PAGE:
Murph 2020

Memorial day is early this year. With everything going on in the country it had almost slipped my mind. We have just 27 days before the annual Murph workout and challenge. If you don’t know what Murph is, it’s a CrossFit Hero workout named after Lt. Mike Murphy a Navy Seal who lost his life in Afghanistan on June 28th, 2005 during operation Red Wings. You may have seen the movie Lone Survivor, detailing the events of that day. Every year CrossFit affiliates across the United States host a workout in his honor simply titled: Murph.

Murph is simply put one of the most grueling workouts known to man. It consists of the following movements and exercises. In this order.

  • 1-mile Run
  • 100 Pullups
  • 200 Pushups
  • 300 Air Squats
  • 1-mile Run

Traditionally this workout is done while also wearing a 20 pound weight vest or tactical plate carrier. Novices or beginners are encouraged to do the workout without additional weight though. It’s also traditional to do the movements as listed above but CrossFit has done the event twice at the Games now and the second time the Pullups, Pushups, and Squats were broken up into 20 rounds of 5 pullups, 10 pushups, and 15 Air Squats respectively. Either way is now acceptable and both hurt there’s just no sugar coating it.

If you’re planning on participating this year the time to start preparing for this beatdown of a WOD was a long time ago, but if you’re just starting today there’s plenty of time to build up to the workout by Memorial Day.

I would approach this training cycle as a 3 week buildup with the last week culminating with the actual WOD itself. Each week, increase the running distance and reps for the other body-weight movements up to but not exceeding 85% of the actual rep count. This is just a rough estimate but for example on the week of May 17th to 23rd, you want your last workout before the event to look something like this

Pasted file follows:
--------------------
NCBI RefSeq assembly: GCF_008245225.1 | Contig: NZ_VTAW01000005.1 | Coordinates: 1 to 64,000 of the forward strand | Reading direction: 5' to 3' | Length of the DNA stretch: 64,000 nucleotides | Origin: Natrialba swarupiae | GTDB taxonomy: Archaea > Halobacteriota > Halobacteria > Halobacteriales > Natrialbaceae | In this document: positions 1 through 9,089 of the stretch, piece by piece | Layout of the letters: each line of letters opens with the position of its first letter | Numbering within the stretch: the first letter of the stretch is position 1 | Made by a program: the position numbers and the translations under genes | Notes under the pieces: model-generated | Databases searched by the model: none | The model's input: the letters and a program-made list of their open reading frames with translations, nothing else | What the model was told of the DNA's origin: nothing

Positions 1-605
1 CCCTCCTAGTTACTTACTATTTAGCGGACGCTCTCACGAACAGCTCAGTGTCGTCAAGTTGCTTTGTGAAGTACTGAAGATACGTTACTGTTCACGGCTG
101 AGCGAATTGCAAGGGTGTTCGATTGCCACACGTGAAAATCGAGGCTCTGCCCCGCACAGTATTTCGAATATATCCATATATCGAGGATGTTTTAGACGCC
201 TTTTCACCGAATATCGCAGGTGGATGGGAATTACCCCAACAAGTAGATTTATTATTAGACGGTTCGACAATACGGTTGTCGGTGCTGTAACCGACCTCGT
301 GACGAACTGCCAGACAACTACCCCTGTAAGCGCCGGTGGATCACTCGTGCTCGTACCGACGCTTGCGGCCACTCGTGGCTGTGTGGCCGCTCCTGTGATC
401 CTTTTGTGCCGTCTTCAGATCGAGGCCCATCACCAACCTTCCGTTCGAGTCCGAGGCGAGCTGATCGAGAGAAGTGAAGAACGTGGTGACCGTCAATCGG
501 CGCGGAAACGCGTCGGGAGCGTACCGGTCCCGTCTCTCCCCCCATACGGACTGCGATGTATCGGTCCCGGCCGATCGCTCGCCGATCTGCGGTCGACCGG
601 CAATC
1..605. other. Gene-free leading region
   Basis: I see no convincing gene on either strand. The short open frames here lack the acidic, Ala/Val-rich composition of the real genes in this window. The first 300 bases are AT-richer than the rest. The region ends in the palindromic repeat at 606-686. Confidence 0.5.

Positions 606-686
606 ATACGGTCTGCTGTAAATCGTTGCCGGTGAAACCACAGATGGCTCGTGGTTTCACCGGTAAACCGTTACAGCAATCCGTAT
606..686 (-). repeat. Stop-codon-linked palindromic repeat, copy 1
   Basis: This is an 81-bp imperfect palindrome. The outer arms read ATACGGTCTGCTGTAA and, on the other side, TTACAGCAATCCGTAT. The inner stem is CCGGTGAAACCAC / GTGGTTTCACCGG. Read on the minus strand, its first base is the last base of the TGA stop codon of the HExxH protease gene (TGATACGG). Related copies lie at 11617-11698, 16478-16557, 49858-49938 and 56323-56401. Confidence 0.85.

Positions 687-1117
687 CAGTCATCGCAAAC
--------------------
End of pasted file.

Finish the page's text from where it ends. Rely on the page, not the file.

• 3/4 to 7/8 mile run
  • 75-85 Pullups
  • 175-185 Pushups
  • 275-285 Air squats
  • 3/4 to 7/8 mile run

I would also try to make my last workout before Memorial Day no later than Thursday the 21st. That will give you a few days to rest and recover and be ready for an all out effort for Murph on Monday. Murph itself should be your peak for this training cycle. The other thing to consider is taking care of your hands in the weeks ahead of Murph. Don’t do a mini-Murph everyday. You’re going to destroy your palms with that volume of pullups. Go strict form if you can, kipping will almost definitely rip some calluses off.

Most people will struggle on one of two sections, the runs or the pullups. You need to get running now and just put some miles in. 3 times a week should be plenty, but more if your feet and legs can take the abuse. When it comes to pullups there is no easy fix, you either have the strength and form or you don’t. If you need to scale down to keep it challenging but approachable do it. Also many of us won’t have access to a pullup bar for this workout so do the best you can with what you have. I will probably be doing cable pull-downs myself and try to add extra weight. The point is not to do the workout RX or but to do it in a challenging level that will still test you and your endurance. Some people will have to do a 3/4 scale version or even 1/2 scale and that’s okay. The point is to do something tough this Memorial Day and test yourself. Many have died protecting your freedoms in this nation. We remember and acknowledge their sacrifice on Memorial Day.